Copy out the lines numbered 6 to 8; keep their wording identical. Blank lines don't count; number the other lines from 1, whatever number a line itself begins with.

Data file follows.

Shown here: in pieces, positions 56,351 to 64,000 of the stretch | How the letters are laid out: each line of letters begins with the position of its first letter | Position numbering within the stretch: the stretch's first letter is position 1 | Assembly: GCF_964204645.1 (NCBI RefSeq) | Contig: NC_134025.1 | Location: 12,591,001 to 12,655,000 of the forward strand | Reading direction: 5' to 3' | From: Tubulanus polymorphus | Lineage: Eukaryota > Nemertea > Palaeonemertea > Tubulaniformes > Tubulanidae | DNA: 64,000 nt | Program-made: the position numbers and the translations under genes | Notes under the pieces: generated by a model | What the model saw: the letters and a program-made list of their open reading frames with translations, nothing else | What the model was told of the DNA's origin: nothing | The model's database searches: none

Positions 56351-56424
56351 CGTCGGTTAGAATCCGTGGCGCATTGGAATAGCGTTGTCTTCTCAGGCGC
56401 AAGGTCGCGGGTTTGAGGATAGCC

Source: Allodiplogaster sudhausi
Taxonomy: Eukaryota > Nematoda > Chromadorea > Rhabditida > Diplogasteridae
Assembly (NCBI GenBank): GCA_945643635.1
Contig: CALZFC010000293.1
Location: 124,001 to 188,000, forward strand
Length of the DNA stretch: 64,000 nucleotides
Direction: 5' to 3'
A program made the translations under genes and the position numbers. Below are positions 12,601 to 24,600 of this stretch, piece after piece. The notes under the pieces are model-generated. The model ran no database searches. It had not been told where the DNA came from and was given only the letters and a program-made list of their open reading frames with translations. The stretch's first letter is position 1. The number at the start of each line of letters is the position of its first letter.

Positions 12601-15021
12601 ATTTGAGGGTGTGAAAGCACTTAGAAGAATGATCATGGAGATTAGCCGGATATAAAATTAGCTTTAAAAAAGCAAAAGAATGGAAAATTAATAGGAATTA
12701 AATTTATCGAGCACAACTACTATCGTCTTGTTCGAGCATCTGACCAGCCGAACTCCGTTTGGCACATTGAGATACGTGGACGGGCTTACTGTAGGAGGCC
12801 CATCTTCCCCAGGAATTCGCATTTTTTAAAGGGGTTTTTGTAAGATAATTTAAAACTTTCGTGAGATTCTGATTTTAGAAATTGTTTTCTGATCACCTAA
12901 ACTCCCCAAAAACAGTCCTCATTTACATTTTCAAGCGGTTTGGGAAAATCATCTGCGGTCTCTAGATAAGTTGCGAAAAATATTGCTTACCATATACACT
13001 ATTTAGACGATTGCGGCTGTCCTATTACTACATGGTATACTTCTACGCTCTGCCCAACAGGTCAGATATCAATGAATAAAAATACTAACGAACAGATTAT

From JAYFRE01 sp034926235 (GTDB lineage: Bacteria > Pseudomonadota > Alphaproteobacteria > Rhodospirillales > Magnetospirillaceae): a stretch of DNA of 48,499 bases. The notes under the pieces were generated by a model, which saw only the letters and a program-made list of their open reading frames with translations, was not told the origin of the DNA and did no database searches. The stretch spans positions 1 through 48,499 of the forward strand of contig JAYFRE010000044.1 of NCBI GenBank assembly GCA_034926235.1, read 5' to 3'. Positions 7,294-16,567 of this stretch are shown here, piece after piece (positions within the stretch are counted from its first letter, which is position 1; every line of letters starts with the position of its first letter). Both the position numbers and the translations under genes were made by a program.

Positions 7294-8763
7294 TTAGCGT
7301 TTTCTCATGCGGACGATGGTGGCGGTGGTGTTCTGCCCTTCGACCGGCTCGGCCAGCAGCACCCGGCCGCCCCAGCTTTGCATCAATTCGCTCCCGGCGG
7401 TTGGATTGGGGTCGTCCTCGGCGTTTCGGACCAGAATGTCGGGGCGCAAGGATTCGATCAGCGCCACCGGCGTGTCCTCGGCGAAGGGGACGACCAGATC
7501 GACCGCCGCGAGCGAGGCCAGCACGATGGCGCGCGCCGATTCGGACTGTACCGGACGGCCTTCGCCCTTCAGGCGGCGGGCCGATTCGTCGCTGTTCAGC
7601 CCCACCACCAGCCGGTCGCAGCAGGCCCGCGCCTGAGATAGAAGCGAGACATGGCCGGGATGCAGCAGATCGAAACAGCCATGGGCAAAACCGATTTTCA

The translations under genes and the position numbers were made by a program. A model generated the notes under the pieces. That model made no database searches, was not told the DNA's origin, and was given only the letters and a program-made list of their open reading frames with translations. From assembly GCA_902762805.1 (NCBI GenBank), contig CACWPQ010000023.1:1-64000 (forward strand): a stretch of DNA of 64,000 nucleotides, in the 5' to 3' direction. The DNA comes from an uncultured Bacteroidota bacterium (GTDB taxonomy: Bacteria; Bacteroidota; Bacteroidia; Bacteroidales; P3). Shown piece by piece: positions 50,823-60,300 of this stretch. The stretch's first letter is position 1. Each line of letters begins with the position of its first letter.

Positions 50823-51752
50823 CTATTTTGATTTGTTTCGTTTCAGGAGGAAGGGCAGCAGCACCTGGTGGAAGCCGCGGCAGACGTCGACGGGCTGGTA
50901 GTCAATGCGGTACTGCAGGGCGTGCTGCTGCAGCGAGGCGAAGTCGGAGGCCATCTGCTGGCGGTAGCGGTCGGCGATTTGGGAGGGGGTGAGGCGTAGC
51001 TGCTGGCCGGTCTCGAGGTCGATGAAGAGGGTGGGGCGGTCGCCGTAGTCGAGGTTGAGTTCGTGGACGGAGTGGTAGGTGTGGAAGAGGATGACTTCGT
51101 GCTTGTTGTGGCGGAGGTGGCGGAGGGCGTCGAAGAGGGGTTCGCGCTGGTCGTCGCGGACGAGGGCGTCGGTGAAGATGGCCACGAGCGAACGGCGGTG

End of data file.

Taxonomy: Eukaryota > Nematoda > Chromadorea > Rhabditida > Diplogasteridae
Assembly (NCBI GenBank): GCA_945643635.1
Contig: CALZFC010000293.1